## Project Euler 30: Find the sum of all the numbers that can be written as the sum of fifth powers of their digits

#### Project Euler 30 Problem Description

Project Euler 30: Surprisingly there are only three numbers that can be written as the sum of fourth powers of their digits:

1634 = 1^{4} + 6^{4} + 3^{4} + 4^{4}

8208 = 8^{4} + 2^{4} + 0^{4} + 8^{4}

9474 = 9^{4} + 4^{4} + 7^{4} + 4^{4}

As 1 = 1^{4} is not a sum it is not included.

The sum of these numbers is 1634 + 8208 + 9474 = 19316.

Find the sum of all the numbers that can be written as the sum of fifth powers of their digits.

#### Project Euler 30 Analysis

These numbers are somewhat related to Armstrong numbers (or narcissistic numbers) which differ from having more or fewer digits than the exponent to only allowing the same number of digits as the exponent (series Reference: The On-Line Encyclopedia of Integer Sequences (OEIS) A005188: Armstrong (or Plus Perfect, or narcissistic) numbers: n-digit numbers equal to sum of n-th powers of their digits (a finite sequence, the last term being 115132219018763992565095597973971522401).).

The easiest and fastest way to solve this problem is to use brute force searching which solves this and the HackerRank version within the time limit. All we need is the maximum number of digits to search through for the chosen exponent which happens to safely be the exponent+1. This saves having to argue what the upper limit should be and serially checking every number in a range.

### Using combinations

In the problem statement above, 1634 was used as the first example that satisfies the summation of powers requirement. It becomes obvious that various combinations of 1634 (1643, 1346, 1364, 1436, 1463, 3146, 3164, 3416, 3461, 3614, 3641, 4136, 4163, 4316, 4361, 4613, 4631, 6134, 6143, 6314, 6341, 6413, 6431) will all evaluate to the same sum. Clearly, we can eliminate all but one combination and just test that candidate from the set.

This reduces our search space from tens of thousands numbers to only a couple thousand. Since all the numbers evaluate to the same power-sum by virtue of the commutative law of addition, it doesn’t matter which number from the set we choose, as long as its power-sum, subjected to the same process, is equal to the sum’s digits and unique in the search.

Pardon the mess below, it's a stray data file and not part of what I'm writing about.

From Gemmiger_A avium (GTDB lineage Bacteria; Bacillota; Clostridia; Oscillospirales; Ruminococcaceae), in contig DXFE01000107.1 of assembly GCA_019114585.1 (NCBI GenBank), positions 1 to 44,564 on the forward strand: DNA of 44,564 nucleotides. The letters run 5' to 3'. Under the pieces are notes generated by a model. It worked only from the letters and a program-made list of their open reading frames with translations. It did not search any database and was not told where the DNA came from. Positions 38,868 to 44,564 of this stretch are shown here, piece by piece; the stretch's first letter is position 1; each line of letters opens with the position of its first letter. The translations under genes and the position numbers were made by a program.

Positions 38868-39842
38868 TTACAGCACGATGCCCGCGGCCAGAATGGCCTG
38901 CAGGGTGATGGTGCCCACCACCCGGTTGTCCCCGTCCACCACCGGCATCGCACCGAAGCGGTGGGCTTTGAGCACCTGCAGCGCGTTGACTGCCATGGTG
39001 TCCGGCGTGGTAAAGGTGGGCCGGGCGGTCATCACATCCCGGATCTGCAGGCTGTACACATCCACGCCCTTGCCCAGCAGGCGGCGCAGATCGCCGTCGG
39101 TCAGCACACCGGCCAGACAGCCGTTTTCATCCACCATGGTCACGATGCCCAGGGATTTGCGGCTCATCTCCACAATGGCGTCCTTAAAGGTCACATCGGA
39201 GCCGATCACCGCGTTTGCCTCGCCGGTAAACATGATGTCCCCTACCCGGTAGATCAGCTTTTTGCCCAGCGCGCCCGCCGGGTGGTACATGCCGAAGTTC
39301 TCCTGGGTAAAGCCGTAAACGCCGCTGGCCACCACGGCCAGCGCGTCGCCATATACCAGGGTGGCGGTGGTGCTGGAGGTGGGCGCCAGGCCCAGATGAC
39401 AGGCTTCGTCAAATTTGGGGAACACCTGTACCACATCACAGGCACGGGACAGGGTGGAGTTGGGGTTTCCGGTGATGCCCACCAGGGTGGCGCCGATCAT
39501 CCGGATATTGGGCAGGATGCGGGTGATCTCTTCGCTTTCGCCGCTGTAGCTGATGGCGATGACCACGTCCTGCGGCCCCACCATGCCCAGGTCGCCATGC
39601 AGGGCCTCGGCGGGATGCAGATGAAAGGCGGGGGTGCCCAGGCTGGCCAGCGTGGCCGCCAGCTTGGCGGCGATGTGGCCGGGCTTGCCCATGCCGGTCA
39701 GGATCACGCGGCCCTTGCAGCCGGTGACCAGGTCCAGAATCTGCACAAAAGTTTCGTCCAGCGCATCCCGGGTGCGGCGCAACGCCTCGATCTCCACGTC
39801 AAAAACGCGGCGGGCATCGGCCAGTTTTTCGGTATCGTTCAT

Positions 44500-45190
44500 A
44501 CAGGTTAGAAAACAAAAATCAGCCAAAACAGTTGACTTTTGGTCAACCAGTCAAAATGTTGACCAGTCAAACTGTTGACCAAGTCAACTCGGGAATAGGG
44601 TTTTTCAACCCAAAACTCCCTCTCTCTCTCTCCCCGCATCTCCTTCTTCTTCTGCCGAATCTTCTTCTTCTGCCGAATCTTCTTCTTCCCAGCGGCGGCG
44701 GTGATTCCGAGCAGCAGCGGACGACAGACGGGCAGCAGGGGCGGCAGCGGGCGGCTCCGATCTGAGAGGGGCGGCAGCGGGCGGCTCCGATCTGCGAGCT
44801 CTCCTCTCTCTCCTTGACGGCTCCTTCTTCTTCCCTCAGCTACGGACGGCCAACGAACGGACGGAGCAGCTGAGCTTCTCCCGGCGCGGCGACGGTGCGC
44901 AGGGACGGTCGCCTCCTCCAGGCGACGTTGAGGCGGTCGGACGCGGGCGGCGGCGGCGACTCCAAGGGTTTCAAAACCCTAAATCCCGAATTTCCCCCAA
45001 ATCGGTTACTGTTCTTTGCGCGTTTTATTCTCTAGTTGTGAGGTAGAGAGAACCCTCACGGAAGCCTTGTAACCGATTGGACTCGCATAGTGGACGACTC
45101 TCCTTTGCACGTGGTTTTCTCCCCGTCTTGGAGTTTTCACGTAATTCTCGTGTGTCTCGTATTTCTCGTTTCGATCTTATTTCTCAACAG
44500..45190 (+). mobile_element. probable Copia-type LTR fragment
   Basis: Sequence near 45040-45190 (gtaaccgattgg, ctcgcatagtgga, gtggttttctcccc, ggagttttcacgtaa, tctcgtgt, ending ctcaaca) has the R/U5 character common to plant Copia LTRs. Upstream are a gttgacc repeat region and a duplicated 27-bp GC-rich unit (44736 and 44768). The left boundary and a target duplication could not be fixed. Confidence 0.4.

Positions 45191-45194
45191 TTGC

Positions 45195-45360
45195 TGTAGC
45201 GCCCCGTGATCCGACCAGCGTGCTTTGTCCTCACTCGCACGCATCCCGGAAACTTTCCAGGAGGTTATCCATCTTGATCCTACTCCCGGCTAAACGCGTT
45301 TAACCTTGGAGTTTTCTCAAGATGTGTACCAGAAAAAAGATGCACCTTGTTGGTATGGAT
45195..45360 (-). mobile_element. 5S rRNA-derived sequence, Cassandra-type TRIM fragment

Example: Take arbitrarily from the set above, say 3614, and sum the 4th powers of its digits. The sum is 1634 as it is for any number in the set. Now, let’s do the same calculation on the sum, 1634: 1^{4}+6^{4}+3^{4}+4^{4} = 1634. When the two sums are equal, 1634 is the successful candidate from the set.

HackerRank only goes as far as extending the problem to 6th powers of their digits when 11 or 12 digits would be more challenging and quickly solved using this method.

#### Comments

- Reference: The On-Line Encyclopedia of Integer Sequences (OEIS) A052455: Fixed points for operation of repeatedly replacing a number by the sum of the fourth power of its digits.
- With a little further searching, I found:

Reference: The On-Line Encyclopedia of Integer Sequences (OEIS) A052464: Fixed points for operation of repeatedly replacing a number by the sum of the fifth power of its digits. -
Power Number Set 2 *NONE* 3 153, 370, 371, 407 4 1634, 8208, 9474 5 4150, 4151, 54748, 92727, 93084, 194979 6 548834 7 1741725, 4210818, 9800817, 9926315, 14459929 8 24678050, 24678051, 88593477 9 146511208, 472335975, 534494836, 912985153 10 4679307774 11 32164049650, 40028394225, 42678290603, 44708635679, 49388550606, 32164049651, 82693916578, 94204591914 12 *NONE* 13 564240140138 14 28116440335967 15 *NONE* 16 4338281769391370, 4338281769391371 17 233411150132317, 21897142587612075, 35641594208964132, 35875699062250035 18 *NONE* 19 1517841543307505039, 3289582984443187032, 4498128791164624869, 4929273885928088826 20 63105425988599693916

*Project Euler 30 Solution last updated*

Hi, I don’t understand why ex needs to be incremented by one if its initial value is >= 5.

I’m confused why ex has 1 added to it if it’s initial value is >= 5.

hello, guys. the euler.py don’t have the pow_digits() … :s

Thanks Kmonsoor, just added it.

2**5+5*9**5≤3*10**5 so the limit max

is 3*10**5, instead 999999.

This is good to speed up.

≤2s in python

That is a great optimization. I need to convert this solution to python or you can send me yours. Thanks for all your diligence and useful comments.

Hi, I’m struggling to see the reasoning behind this optimization. Would you care to elaborate a bit?

Regards